driving through assam
meant check points.
obsolete barricades, sand bag
piles heavy as sin.
a slowing down of journeys,
and tightening of air. terse
dialogue in hushed voices.
sometimes they came upon
us suddenly, those clusters
of brown-uniformed men,
waiting like a lazy hunting party.
and we would have no time,
before we stopped, to rearrange
our travelling lives – blankets,
pillows, food basket, slipped-off
shoes. just our faces.
mixture of drowsiness,
and surprise, a steady gaze when
torchlight sweeps across the seats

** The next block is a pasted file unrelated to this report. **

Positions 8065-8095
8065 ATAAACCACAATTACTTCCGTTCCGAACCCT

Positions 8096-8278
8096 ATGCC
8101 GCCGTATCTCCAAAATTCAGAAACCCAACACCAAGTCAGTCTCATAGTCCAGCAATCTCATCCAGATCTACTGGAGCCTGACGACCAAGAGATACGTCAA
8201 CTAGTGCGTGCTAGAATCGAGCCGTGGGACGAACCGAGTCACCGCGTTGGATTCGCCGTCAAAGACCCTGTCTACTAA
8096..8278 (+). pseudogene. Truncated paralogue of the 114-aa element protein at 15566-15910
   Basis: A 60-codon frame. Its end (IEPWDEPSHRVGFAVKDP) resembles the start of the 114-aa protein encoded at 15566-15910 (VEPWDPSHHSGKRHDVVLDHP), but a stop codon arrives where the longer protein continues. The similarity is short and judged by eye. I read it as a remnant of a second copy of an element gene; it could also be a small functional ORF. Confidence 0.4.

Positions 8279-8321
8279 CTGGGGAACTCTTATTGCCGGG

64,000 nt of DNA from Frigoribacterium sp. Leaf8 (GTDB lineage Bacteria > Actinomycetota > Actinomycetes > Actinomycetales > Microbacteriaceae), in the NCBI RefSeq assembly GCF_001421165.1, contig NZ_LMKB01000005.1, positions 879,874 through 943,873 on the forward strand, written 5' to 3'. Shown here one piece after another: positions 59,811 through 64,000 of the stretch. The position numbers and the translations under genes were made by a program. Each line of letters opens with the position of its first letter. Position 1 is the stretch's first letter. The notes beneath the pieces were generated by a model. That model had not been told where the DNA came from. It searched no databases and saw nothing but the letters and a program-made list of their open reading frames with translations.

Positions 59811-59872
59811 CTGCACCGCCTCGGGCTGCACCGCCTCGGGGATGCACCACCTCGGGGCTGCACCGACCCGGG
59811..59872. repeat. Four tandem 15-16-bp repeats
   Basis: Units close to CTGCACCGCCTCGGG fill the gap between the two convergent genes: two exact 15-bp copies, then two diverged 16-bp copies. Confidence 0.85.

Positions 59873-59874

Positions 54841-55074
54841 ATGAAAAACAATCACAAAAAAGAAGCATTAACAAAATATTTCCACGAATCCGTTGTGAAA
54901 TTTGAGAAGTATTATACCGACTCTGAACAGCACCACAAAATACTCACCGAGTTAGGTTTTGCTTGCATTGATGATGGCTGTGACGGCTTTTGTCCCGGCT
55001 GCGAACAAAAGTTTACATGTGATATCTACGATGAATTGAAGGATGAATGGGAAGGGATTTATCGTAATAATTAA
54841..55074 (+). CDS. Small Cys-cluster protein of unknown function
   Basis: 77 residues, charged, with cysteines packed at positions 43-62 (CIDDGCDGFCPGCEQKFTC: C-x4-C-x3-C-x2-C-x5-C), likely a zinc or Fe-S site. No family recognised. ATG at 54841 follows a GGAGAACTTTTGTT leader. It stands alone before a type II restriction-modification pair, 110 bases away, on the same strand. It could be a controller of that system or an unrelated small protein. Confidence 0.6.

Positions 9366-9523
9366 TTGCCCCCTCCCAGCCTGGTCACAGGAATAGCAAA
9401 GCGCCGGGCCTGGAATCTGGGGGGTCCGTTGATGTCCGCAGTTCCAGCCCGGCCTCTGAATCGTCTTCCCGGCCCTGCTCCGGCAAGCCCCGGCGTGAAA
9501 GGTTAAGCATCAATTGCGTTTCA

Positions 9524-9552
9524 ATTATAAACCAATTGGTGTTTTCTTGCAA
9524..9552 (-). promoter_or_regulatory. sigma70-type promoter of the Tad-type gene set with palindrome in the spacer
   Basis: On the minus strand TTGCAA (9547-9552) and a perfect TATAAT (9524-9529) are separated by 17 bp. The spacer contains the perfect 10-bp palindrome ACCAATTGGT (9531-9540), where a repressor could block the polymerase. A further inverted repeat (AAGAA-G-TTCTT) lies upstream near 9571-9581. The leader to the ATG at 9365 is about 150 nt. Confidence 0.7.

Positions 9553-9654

– hard, brisk and piercing.
sometimes, seeing me (I was eleven)
they’d wave us on without checking
the luggage, beneath the seats, front
or the back.
they always inspected the booth.
shadows fell like trees across
the windscreen, glint of barrel
in the queer moonlight,
metallic taste in my mouth.
always that moment of silence
before the engine came to life.
the slow shudder of movement,
suddenly the wind in my face,
an inexplicable feeling of escape.
Translated into Farsi for an anthology of poetry on peace